But let me tell you a little story. I smoked in college. (Thank goodness my parents don’t read this blog. Don’t anyone tell them, please.)  A couple of years later, I committed to never smoking again. Have a kept that promise? Oops. I ended up with a pack of cigarettes one time for a totally different reason and smoked half of one. (Oh great, I just realized my husband will be reading this. Oh well, confession is good for the soul and all…) Did I tell anyone? As you can see, no, I did not. Why? Because I was thoroughly disappointed in myself and utterly ashamed.

We should tell our secrets. But sometimes it isn’t because we’re trying to hide our sin from others so much as we are weighed down with the shame of what we’ve done.

So, while I’m absolutely not excusing his lying (so please don’t anyone comment that I am), I understand why someone who “falls off the wagon” would have a really hard time fessing up. Your husband may have rationalized that he didn’t want to hurt you or have been worried that you’d kick him out again for messing up.

What you and he need to establish is a No More Secrets rule. No matter how bad the infraction is, if his demons take hold again and he screws up, he needs to immediately come to you and ask for forgiveness.

Realistically, many who struggle with an addiction, or simply with sin itself, will get off track and sin again. But you need to communicate that there is a difference between stumbling off the path and getting right back on and veering way off the path so that you’re breaking the whole marriage covenant. Visually, it’s like this:

Stumbling vs Leaving the Path

There is a big difference between these two — both to God and for your marriage. If your husband just messed up, he needs to know that you are there for him, that you will stand behind him in his fight against the pull of porn, that you will not abandon him so long as he is seeking righteousness. But if your husband is falling back into patterns of ongoing porn use and lying, that’s a different story. And you simply cannot enable that sin.

As far as what you should do to figure out which one you’re dealing with, you need to start with that conversation. Explain to your husband that you’re not only hurt by his actions of seeking out porn, but by his lying which erodes your trust. Tell him you’re in his corner, and if he messes up, it’s not the end but he must come clean.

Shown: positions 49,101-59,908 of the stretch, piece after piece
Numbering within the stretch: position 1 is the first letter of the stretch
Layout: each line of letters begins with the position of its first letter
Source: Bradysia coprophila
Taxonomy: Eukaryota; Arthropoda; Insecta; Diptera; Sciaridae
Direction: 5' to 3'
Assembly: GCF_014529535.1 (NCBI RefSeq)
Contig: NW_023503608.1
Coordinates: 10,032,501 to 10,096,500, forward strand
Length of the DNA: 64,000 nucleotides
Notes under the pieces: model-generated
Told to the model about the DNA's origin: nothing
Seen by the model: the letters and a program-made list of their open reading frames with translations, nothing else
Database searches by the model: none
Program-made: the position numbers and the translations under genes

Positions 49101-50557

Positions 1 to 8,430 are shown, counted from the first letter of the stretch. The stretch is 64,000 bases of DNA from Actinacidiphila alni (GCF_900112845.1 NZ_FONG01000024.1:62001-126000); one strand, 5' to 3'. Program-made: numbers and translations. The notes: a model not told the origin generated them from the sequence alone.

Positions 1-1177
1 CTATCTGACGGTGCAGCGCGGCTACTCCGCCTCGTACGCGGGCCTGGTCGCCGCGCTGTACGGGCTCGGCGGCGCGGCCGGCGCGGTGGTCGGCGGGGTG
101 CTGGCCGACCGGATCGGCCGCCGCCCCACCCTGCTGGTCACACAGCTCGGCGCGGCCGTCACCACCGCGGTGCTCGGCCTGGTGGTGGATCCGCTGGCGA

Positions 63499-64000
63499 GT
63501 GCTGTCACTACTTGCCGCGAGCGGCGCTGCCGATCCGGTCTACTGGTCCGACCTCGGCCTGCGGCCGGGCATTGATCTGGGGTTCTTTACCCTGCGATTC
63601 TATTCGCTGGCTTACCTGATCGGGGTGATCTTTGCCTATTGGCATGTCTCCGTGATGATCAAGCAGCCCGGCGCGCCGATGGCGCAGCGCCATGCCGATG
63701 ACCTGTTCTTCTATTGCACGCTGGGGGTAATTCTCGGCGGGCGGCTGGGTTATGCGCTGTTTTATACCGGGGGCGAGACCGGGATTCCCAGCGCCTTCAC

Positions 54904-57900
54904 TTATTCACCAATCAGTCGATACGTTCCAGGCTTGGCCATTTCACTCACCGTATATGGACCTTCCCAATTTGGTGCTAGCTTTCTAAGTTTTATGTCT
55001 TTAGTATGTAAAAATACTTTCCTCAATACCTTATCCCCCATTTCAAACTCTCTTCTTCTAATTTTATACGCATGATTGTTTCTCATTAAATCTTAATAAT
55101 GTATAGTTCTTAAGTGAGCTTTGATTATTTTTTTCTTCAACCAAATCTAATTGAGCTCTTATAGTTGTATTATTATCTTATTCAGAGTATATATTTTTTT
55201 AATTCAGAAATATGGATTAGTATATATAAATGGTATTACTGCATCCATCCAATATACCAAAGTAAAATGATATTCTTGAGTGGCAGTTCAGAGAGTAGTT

He really needs an accountability partner as well, not just you. Men often report that a key factor of getting off porn is having another man check in regularly and ask how it’s going. With an accountability partner (who is also male), your husband can explain the particulars of his offense. the temptations he’s facing, the emotional struggle, and strategies for staying on track.

When one spouse has cheated, it’s also important that they get in the habit of opening up their lives to their mate. If someone uses their phone and computer to commit adultery (extensive porn use is adultery, because it involves a third person), then they don’t get privacy with their phone and computer. Frankly, everything you do should be viewable by your spouse. I’ve never cheated, but if my husband wanted to look at my phone, he could go right ahead because there’s nothing there to warrant concern.

This also means that your husband should give you an accounting of where he is, what he’s doing, and when he will be home. I know people can feel like this is authoritarian monitoring, but really, it’s just good manners. “Hey, sweetheart, the guys and I are finishing up on Hole 9, running by Starbucks for a coffee, and I should be home by 6:00 p.m.” What’s the big deal about that? Nothing. Just show a little courtesy to each other. And it has the added benefit of keeping you honest.

You two should also install software to protect your husband, like Covenant Eyes. That will provide additional accountability and help him to avoid dangerous websites. Just like recovering alcoholics shouldn’t hang out in a bar, porn addicts shouldn’t hang out at online sites where the temptation is. Build a reasonable barrier to keep that enticement out of your home.

Consider returning to counseling. If it worked before, you might want to keep going on a less regular basis. Even after things have improved, it could be helpful to continue for a while, perhaps once a month. That atmosphere could be more comfortable for you to discuss what issues still remain or what temptations he’s still facing.

Rebuild trust on your end. I completely understand you not wanting to be intimate with your husband after he returned to the mud pit, wallowed a bit, and lied about it. But ultimately, to have a healthy marriage, you both need to make an effort to rebuild trust. For specifics on how, I suggest this post: Rebuilding Trust in the Bedroom.

Together, and with God’s redemption, you can foster new and deeper intimacy in your marriage. But it will take time. Continue on the path you’ve already started, and ask for God’s hand along the way.